These are data blocks it seems. The name comes from the fact that they always start with a integer that is small, because it states the number of sub-blocks (at max maybe 18). This * 00 00 00 block’s header is 16 bytes in length. The integers and shorts are little-endian.

StartLength (bytes)Comment
0x004The number of sub-blocks this block has.
0x044The number of 2048 byte sectors the block consists of.
0x084The total data length (raw data without the header information).
0x0c4Always zero. Maybe the previous is not an integar, its a long value.
The * 00 00 00 block header (16 bytes).

At the beginning of a 2048 byte block this header tells us, how big the block truely is. The total data length is awalys smaller and filled with 00 bytes until a 2048 byte sector is completed. I guess this is because of reading performance. There are 3243 of these blocks when we read through the whole file. But this block consists of sub-blocks.

The * 00 00 00 sub-blocks

Each sub-block is described with a 16 byte header. Thus, we first have to read <number of sub-blocks> times the following header information. The i-th header information (zero-indexed) is at 0x10 + (i * 16 bytes).

StartLength (bytes)Comment
0x004The data length of this sub-block. If the parent block has only one sub-block, this has the same size as the parent block.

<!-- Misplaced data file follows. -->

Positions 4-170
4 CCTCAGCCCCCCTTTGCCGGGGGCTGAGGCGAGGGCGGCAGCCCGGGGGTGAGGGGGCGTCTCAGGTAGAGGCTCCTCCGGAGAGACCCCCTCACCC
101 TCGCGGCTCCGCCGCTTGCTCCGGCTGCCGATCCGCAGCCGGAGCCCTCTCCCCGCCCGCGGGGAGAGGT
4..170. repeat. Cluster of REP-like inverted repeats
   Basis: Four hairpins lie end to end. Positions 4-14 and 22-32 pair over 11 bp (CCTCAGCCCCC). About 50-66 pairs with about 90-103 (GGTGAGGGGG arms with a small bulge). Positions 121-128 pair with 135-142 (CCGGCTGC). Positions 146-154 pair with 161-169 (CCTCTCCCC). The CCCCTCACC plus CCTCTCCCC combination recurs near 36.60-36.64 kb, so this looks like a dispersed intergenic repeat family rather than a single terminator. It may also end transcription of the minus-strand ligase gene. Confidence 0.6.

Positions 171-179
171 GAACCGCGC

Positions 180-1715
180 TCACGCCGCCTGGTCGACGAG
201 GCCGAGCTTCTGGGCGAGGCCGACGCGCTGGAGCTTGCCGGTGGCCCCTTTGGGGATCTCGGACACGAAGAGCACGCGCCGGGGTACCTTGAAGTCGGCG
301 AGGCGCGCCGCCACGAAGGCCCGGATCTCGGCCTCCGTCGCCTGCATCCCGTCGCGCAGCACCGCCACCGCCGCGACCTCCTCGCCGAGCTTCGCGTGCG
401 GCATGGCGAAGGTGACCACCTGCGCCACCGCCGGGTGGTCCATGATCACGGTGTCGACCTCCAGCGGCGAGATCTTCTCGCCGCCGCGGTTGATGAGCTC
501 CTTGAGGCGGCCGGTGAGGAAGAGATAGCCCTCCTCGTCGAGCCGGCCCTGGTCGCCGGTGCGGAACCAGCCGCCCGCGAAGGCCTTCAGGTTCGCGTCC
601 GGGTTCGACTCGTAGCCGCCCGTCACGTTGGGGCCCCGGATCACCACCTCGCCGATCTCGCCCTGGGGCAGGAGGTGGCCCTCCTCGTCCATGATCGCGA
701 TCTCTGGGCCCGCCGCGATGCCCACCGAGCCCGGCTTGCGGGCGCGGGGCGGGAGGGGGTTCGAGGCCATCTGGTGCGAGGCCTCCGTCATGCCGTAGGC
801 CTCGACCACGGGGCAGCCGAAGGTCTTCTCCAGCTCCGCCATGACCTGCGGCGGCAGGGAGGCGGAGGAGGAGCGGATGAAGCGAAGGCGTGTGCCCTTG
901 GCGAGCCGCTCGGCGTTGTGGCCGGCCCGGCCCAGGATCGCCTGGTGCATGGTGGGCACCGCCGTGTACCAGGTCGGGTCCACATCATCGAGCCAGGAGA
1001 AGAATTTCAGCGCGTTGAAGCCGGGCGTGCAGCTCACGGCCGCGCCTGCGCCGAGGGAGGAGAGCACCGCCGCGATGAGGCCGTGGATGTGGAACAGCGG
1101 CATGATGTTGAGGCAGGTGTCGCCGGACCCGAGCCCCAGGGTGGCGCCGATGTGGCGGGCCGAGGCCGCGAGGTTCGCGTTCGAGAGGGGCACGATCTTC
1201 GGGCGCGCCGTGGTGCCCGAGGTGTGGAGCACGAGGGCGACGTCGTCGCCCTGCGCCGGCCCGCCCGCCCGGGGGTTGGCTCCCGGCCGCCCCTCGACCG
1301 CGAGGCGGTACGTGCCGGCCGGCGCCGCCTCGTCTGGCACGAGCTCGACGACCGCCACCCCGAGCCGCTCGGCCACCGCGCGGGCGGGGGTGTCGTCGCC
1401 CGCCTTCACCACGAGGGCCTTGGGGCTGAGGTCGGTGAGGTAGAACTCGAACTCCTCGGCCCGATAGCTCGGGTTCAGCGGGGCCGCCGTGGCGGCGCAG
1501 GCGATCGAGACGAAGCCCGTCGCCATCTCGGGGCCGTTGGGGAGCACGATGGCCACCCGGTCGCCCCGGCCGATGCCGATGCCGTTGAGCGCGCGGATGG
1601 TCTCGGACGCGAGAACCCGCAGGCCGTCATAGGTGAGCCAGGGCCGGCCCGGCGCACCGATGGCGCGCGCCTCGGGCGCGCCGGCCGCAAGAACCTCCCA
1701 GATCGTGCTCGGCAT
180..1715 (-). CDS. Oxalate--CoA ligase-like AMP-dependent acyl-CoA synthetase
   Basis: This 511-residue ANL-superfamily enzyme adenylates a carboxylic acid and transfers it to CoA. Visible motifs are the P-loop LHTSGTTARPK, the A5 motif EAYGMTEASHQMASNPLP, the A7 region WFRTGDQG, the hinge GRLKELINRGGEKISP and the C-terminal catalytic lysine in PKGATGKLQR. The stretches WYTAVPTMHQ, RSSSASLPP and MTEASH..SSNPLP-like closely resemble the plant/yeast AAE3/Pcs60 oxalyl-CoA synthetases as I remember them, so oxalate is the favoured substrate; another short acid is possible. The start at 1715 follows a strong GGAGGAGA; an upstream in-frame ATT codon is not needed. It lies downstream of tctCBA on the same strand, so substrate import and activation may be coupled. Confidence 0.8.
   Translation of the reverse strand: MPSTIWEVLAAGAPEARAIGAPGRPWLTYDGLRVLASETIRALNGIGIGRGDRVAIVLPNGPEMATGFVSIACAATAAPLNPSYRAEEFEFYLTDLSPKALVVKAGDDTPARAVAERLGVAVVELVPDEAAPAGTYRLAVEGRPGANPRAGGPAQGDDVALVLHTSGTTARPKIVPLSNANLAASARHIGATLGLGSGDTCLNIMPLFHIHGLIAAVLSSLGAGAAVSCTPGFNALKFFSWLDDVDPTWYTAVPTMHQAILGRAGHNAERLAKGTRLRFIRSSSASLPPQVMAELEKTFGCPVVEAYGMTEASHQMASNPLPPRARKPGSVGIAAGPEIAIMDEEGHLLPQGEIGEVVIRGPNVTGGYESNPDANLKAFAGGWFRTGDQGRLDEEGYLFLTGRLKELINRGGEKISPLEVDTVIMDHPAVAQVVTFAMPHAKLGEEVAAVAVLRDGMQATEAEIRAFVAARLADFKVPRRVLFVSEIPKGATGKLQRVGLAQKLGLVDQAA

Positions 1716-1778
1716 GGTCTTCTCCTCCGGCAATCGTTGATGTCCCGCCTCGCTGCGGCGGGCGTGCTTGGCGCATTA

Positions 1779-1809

0x044If the data is compressed, this is the uncompressed data length. If it is not compressed, than the previous integer is the same.
0x084Unknown
0x0c2It seems some flags. Most of the time 0, but in 25% of the cases 1280. If it is 1280, then uncompressed data length is always bigger than the data length. Thus, I assume that this indicates if the sub-block’s data is compressed.
count | prop. | decimal value
18001 | 75,546% | 0
5821 | 24,429% | 1280
0x0e2Also some flags or maybe a type information for the sub-block. It can be of the following values: [1, 6, 7, 8, 9, 10, 11, 12, 13, 14, 15, 17, 18, 19, 20, 21, 22, 23, 24, 25, 26, 31, 32, 34, 35, 36, 37, 38, 39, 40, 41, 42, 43, 44, 45, 46, 47]. E.g.: in 21 we always find qQES data.
The sub-block header (16 bytes).

After the main block header (16 bytes) and the sub-block headers (a multiple of 16 bytes) comes the raw data. The sub-block’s data length sum is equal to the main blocks total data length. For each sub-block we can extract its data array.

Writing the blocks with their sub-blocks (using tab) as a tree and also providing an index for each block at the beginning, it looks like the following. I also searched for the „pQES“ substring in the sub-block’s data and marked the sub-block as compressed when 0x0005 value is present at 0x0c. Maybe each block is a scene or level with sub-block data to render it.

Sub-Block Types

TypeCount [with duplicates](Proportion) / Count DistinctCompressedComment
16 (0.03%) / 2noFont Images
61730 (7.26%) / 691yesmulti-image, Chipset Images, maybe textures
71458 (6.12%) / 518noHas some patterns but maybe is not an image, (width=20)
8309 (1.30%) / 272yesMonster sprites and battle effects images, (width=128 or 256), TIM files with header 0x10000000 09000000 or 08000000
9473 (1.99%) / 444yesSeems to be images (width=512 maybe), looks like gradients
10256 (1.07%) / 221yesMulti-Image data, monster sprites, multi-TIM with header 0x10000000 09000000
11309 (1.30%) / 201yesUnknown, sometimes contains character sequences at the start (e.g. from a – z), maybe ints that are counted up (hex editor width=8)
12309 (1.30%) / 286nodata has these white (0xff) patterns (width=32)